Mobile apps are an exciting, new and growing venue for business. Companies will invest thousands of dollars into a mobile platform with the hopes the app will give them an advantage over their competitors and better help them reach their clients. They aren't wrong – these days, it seems everyone has a smart phone and consumers use their devices as an avenue for commerce. For a small business, building a mobile app may bring more legitimacy to its operations and put the company ahead of its rivals.

With that said, these businesses must take care in the ways in which they build and apply their apps. Just having an app is not enough – it must be clean, glitch-free and user-friendly. As building an app can be a significant investment, small companies should take the time to plan out and build a quality mobile app.

How to build the proper business app
An inadequate mobile app can ultimately do more harm than good, according to The Guardian. Forty percent of consumers say they were disappointed with their favorite brands' apps. Companies also forget to factor in the cost of running, operating and marketing the app, in addition to the start up investment. While these are legitimate obstacles, they are not insurmountable.

Smart businesses recognize that technology is not a be-all, end-all solution. It require time and effort to perfect. So before rushing into the first mobile platform it encounters, small companies should consider their own needs and the customers' needs first. That means analyzing specific areas in which an app could help, how and when customers will benefit and why an app may be better than a more traditional solution.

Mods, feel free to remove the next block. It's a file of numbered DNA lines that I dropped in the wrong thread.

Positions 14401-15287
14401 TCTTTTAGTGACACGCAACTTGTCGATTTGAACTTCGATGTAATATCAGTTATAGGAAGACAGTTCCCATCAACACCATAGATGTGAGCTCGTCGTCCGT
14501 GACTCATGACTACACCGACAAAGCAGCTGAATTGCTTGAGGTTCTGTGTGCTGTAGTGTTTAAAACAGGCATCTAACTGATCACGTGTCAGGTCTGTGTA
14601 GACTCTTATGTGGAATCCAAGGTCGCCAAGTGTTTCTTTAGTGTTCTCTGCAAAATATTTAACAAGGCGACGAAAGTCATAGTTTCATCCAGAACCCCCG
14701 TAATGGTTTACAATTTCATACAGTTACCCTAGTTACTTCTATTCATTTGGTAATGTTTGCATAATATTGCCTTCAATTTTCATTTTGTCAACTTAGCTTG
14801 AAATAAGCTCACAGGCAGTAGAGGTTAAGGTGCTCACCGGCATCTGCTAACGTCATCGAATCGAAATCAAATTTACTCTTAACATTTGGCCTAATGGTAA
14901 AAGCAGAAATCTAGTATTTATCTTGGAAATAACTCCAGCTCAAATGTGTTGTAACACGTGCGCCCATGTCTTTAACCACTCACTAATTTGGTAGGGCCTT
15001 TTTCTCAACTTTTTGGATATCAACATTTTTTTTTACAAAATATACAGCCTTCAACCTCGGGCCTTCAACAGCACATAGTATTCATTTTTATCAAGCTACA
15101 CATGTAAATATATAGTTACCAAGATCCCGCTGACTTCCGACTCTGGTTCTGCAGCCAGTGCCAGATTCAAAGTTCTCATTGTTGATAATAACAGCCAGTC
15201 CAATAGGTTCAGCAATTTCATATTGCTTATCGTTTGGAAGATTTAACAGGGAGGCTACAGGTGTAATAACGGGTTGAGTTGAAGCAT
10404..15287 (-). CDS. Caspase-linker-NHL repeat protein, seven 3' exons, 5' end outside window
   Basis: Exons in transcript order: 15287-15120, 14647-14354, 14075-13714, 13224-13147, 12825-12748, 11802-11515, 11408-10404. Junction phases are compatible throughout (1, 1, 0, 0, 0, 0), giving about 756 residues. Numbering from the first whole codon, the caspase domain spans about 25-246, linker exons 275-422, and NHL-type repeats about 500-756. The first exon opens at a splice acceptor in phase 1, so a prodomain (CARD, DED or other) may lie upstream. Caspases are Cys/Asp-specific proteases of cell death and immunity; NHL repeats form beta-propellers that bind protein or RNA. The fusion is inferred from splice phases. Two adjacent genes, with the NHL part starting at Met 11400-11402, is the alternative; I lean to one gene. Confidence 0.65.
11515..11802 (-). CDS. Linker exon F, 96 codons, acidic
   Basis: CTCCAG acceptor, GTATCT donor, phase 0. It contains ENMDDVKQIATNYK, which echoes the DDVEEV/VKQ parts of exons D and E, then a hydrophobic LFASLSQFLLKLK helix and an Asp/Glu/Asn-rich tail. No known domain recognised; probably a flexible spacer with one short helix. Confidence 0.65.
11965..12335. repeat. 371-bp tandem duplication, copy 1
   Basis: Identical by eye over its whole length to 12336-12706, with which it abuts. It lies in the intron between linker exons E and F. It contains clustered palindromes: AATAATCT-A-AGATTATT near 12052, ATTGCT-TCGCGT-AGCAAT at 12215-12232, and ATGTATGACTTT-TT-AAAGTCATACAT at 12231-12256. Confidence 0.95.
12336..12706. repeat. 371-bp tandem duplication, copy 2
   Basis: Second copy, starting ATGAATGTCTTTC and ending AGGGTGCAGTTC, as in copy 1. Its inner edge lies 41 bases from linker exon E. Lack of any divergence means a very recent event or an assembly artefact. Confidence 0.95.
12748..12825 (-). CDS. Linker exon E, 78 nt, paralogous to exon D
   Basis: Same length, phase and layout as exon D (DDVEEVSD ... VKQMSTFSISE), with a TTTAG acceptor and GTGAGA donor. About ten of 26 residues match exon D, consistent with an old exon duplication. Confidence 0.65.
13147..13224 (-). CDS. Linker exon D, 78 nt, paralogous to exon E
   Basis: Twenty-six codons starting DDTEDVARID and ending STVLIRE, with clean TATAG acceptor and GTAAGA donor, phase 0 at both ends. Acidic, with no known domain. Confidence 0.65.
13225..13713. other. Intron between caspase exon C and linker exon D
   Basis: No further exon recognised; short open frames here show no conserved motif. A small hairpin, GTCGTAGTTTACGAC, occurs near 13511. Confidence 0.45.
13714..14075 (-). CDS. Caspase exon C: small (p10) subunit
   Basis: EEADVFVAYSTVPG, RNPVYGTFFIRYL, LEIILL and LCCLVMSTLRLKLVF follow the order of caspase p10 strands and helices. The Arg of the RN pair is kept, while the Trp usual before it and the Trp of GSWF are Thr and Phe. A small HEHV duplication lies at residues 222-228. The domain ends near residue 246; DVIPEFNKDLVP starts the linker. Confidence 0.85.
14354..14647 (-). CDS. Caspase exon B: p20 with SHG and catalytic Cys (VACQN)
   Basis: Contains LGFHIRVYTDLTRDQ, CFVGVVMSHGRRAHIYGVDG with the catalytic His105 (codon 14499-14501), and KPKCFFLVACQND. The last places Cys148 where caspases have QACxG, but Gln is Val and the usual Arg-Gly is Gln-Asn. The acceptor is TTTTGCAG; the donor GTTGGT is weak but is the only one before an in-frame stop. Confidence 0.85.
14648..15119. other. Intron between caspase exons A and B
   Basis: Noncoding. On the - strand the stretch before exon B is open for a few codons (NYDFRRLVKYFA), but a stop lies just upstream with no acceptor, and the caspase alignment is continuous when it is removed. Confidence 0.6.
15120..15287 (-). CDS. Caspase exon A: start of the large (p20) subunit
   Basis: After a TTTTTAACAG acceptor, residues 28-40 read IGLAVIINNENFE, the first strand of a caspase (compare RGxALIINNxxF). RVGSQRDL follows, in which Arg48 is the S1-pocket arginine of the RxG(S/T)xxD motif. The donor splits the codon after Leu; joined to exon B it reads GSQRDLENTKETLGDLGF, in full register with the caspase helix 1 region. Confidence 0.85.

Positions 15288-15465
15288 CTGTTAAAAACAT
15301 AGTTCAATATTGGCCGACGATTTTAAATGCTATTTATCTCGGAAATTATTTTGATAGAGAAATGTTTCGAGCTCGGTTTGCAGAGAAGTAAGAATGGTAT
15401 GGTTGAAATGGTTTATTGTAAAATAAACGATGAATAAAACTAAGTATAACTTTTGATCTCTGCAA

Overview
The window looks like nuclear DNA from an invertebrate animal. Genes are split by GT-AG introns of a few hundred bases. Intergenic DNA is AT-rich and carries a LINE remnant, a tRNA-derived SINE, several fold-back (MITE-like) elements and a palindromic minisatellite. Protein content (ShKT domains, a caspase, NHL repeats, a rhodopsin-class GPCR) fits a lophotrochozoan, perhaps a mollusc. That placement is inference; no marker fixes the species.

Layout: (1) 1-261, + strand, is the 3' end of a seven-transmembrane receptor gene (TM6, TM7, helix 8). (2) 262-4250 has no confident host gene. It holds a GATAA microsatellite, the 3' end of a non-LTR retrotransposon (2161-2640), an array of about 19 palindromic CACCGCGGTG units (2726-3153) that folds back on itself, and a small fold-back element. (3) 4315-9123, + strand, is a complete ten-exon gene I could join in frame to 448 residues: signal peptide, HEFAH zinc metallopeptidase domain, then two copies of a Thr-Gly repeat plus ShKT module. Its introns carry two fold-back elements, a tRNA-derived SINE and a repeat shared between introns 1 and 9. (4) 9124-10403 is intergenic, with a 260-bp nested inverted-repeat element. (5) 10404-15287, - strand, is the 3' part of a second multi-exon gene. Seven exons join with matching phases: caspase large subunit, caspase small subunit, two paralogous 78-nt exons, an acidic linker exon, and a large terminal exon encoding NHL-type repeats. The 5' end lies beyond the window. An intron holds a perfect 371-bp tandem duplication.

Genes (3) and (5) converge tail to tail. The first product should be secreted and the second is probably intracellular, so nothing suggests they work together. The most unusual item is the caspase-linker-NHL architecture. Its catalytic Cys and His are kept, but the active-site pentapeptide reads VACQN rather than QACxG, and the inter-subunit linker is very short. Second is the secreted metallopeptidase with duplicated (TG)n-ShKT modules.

Biz Report summarized a study from Contact Solutions that found customers are frequently dissatisfied with the human resources within mobile apps. Of the 1,000 customers surveyed, 75 percent shop online and 30 percent use a mobile device as often as a computer. But 38 percent said they cannot access customer service within an app. When presented with an obstacle, 51 percent of users were likely to close the app and abandon the shopping altogether.

"Customers are using apps more frequently for shopping, but when they encounter problems and cannot get the help they need, the results are disastrous for retailers," said John Hibel, director of marketing at Contact Solutions.

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